Here are two seasoned players in SSG Landers who have just managed to survive the brink of retirement – left-handed pitcher Ko Hyo-joon, 39, and right-handed pitcher Roh Kyung-eun, 38, both of whom were removed from LG Twins and Lotte Giants, respectively, after the last season to be driven to the point of retiring from South Korean professional baseball. It was SSG Landers that gave them a second chance. Right after Roh joined the team last December, Ko made a contract this January. Contributing to SK Wyverns, a forerunner to SSG, from 2004 to 2016, Ko returned to his old team in six years.
SSG Landers hope the two veterans to fill in the gaps of some key players who are not available for now. As the saying goes, if the wind will not serve, take to the oars. As two main starting pitchers Park Jong-hoon, 31, and Moon Seung-won, 33, had to quit the last season to undergo elbow ligament restoration surgery last June, SSG failed to make it to the postseason. The team did little to reinforce its pitcher pool by scouting mid-level free agents, for example, before this season. As Park and Moon are expected to join the front-line crew this June, the two seasoned pitchers are supposed to do as best as they can until then.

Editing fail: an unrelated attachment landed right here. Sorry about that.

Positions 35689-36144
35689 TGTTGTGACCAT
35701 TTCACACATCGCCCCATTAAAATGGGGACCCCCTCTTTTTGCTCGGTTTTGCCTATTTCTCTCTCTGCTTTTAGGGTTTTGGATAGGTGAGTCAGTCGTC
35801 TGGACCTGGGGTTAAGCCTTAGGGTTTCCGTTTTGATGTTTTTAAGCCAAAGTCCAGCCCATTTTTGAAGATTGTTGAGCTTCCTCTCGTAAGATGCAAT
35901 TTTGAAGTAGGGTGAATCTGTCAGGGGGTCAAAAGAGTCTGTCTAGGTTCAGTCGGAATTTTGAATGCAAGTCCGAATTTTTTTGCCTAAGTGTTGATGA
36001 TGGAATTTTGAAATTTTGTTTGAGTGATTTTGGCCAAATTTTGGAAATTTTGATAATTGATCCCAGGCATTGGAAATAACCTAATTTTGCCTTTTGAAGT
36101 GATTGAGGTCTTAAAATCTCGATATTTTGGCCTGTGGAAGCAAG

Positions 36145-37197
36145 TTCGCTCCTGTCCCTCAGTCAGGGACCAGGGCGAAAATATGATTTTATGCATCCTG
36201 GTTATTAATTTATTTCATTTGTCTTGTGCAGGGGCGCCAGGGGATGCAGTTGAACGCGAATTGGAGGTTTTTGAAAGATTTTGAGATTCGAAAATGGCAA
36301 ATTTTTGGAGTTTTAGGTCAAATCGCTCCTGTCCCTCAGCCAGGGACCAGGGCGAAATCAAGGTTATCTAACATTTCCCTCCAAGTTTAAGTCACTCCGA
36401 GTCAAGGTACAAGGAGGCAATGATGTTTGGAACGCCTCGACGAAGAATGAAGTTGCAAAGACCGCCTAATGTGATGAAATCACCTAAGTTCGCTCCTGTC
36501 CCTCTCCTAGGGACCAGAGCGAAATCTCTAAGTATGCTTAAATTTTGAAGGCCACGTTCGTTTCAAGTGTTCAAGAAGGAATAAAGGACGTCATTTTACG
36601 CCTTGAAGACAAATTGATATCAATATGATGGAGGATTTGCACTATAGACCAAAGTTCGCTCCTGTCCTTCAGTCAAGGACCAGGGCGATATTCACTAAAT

This far, they seem fairly good. Presumably, Ko and Roh worked hard to polish their skills after all the twists and turns while they were out of the league. Roh’s fastball pitch at the speed of 147km/h drew attention in an entrance test. He is still able to reach the impressive speed in the spring camp. Likewise, Ko surpassed the highest pitch speed of 143km/h recorded in an entrance test to arrive at 147km/h in a recent live match. SSG manager Kim Won-hyung gave Ko a thumbs up, saying, “Ko Hyo-joon has the best pitching among left-handed relief pitchers of the team.”
Roh is ready to do a part in the opening lineup with some vacancies this season. Ko will serve as a long relief pitcher between the starting pitcher and the closing pitcher. As both the veterans have played a great part before in their positions, they are believed to be capable of defending SSG for half the season if they successfully show what they’ve got with no injury. “My team’s records during the first half of this year depend on how well I help it out instead of my teammates until they recover. I feel a sense of responsibility,” said Roh.
SSG may get a chance to land on the postseason for the first time, which it failed to snatch by a gap of 0.5 GB last year, only if Roh and Ko do their best to substitute for the injured players.
Bae-Jung Kim email@example.com